analysis, social organization, classroom talk

Tuesday, November 22, 2011

making much of a little

The end of the year draws near ...

For the last five years I've forced myself to lock into a cycle of activity that sees me trying to get the NEXT year in train in relation to publishing. Given the long cycle from submission to publication, it is highly likely that nothing sent in later than November has a hope in hell of getting publishing in the following year (and sometimes not even in the year following that). So, I am for a flurry of activity around this time of year.

With that in mind, I was looking over conference papers for this year and came across the one I presented in AERA in New Orleans, back in April. I was actually surprised by the finished quality of the paper and realised that I could submit it to a journal without a lot of reworking. As luck would have it, earlier in the week I had printed out some blurb about a journal article I wanted to read. THis morning I found that print out and noticed that the article was from the Journal of Research in Childhood Education. I think it would be a perfect place to submit my article. So this evening I will work on the paper and then submit it.

Friday, November 11, 2011

the chapter

It was with some relief that I met my deadline yesterday for delivery of a book chapter. I don't like missing deadlines and try to avoid doing that wherever possible. So, I had the chapter together in draft form by around Wednesday and then took to some editing up until yesterday. The chapter does need some more work but hopefully I will get a chance after the reviews come in (fingers crossed).

This is the first time that I have seriously written about young children's disputes so I needed to (again) get on top of a body of literature that I wasn't all that familiar with and of course I also needed to do my own analysis. I liked doing the analysis a lot - for some reason it seemed more straight forward than some of the analysis I've needed to do in the last few years.

I also have a student who is now analysing disputes in her data so my own work with dovetail nicely with her supervision. The student is also examining talk in the playing of a game, as I did, so lots of connections and flow on from the work I've done in the last month on the chapter.

I've kept files as the work progressed and it is really interesting to see the very first rough transcript and annotations that I made on that using Maynard's work to help me initially identify some of the sequences. I also presented a paper on that developing analysis when I was in Freibourg in July. My work moved on again with the actual development of the chapter and, hopefully, will receive some good reviews that will help me refine it just that little bit further.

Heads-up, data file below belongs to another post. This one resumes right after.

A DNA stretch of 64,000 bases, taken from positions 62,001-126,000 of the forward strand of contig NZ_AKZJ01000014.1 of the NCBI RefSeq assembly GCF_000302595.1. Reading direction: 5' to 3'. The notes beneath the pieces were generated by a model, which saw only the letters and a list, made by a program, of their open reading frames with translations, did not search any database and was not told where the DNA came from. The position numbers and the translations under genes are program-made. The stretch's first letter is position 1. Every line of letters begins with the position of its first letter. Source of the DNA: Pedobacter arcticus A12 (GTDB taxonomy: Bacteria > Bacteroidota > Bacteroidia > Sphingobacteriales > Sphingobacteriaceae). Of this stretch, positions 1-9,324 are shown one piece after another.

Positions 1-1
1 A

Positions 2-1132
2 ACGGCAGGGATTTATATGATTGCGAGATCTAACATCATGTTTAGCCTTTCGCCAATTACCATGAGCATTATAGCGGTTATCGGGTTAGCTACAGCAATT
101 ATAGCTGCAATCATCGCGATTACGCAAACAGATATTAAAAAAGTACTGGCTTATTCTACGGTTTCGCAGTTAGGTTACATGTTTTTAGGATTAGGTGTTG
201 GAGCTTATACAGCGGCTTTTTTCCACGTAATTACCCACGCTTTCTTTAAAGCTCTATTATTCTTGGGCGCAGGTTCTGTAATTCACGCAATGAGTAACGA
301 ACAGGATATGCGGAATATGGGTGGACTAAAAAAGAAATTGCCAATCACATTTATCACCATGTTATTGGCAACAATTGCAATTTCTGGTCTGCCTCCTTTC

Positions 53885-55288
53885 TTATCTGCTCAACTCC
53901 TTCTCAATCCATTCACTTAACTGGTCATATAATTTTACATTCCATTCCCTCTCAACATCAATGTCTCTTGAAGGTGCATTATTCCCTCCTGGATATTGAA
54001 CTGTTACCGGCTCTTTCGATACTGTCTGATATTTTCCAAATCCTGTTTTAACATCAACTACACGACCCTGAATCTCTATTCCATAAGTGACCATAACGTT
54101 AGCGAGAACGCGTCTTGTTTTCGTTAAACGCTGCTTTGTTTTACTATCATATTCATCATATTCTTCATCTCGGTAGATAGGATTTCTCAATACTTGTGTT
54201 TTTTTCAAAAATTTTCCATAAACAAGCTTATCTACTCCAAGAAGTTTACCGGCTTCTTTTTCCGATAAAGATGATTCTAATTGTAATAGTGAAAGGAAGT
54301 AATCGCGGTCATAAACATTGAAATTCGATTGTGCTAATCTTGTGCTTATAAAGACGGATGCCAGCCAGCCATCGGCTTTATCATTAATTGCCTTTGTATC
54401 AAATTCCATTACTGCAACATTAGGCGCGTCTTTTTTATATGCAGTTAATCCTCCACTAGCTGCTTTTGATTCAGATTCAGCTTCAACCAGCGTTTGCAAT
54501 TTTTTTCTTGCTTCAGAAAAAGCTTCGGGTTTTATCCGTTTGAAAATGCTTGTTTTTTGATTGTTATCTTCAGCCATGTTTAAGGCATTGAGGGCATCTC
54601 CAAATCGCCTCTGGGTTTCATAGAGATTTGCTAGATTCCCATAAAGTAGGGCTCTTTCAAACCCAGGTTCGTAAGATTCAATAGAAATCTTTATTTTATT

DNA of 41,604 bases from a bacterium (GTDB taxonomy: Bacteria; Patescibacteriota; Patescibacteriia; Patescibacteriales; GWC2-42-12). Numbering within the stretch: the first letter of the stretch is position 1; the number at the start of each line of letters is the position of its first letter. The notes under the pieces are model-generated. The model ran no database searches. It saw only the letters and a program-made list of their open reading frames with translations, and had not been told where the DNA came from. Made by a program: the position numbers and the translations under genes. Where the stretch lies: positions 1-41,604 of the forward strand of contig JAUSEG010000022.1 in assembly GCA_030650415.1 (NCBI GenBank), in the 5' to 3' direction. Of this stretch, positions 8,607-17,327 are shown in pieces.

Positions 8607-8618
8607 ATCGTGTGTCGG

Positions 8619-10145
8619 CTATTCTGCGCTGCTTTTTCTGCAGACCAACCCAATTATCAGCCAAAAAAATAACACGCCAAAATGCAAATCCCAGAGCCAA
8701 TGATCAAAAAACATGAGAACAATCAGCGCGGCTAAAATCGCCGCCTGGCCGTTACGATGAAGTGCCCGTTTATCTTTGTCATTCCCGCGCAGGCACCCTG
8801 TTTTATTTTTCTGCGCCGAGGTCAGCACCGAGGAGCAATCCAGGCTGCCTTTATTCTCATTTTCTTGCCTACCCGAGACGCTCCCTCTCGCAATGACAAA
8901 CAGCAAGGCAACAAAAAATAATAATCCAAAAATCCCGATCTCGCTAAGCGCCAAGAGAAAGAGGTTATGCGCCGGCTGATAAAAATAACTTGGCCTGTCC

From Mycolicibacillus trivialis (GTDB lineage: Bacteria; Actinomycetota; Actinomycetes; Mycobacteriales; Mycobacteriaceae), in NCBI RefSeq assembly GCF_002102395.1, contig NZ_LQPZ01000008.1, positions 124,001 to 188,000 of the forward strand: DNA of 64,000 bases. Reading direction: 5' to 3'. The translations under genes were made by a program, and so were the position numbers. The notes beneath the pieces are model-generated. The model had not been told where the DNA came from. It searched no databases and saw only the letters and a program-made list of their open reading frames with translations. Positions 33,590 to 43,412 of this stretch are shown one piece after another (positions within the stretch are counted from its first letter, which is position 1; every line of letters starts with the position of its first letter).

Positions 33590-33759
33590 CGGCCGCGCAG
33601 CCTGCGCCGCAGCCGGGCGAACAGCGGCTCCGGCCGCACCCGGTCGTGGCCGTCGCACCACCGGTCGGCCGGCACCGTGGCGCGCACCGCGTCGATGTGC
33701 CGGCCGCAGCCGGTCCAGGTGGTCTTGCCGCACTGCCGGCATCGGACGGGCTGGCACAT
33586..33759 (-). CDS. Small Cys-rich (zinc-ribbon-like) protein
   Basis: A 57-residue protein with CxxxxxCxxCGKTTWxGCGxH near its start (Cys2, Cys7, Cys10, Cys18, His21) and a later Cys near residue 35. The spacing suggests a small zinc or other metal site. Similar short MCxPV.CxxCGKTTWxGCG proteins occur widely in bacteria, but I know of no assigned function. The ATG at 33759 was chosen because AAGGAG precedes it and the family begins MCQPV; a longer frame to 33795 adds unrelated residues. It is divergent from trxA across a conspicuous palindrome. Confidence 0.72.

Now I'm going to switch to reading about literacy and new media.

Tuesday, November 08, 2011

the fellowship

Since July of this year, I have been on a research fellowship at RIPPLE. It has been a marvellous opportunity to devote sustained time to my research work. So, apart from writing I've also been able to do quite a bit of reading. This appears like a luxury but will stand me in good stead for the next couple of years of research. It is amazing how quickly you can get out of touch with certain bodies of literature. For me, there was the need to get stuck into literature on CA. Most recently that has been in relation to work on young children's disputes. I like the work a lot and think that I will possibly write some more in this area down the track. Meanwhile I am busy finishing my chapter titled:

When ‘Yes’ turns to ‘No’: Young children’s disputes during computer game playing in the home

I have a number of disputes between children during use of the computer but this is the first analysis of them that I have done. As usual, I have used single case analysis and produced a detailed analysis of a long spate of talk. At the moment the draft suggests that it is still a challenging read because of the length. So, I am working on that today. Associated literature that I have really enjoyed reading?

Church, A. (2009). Preference organization and peer disputes: How young children resolve conflicts. Surrey, Eng: Ashgate.

Hester, S., & Hester, S. (2010). Conversational actions and category relations: An analysis of a children’s argument. Discourse Studies, 12(1), 33-48.

Vuchinich, S. (1990). The sequential organization of closing in verbal family conflict. In A. D. Grimshaw (Ed.), Conflict talk (pp. 111-138). Cambridge: Cambridge University Press.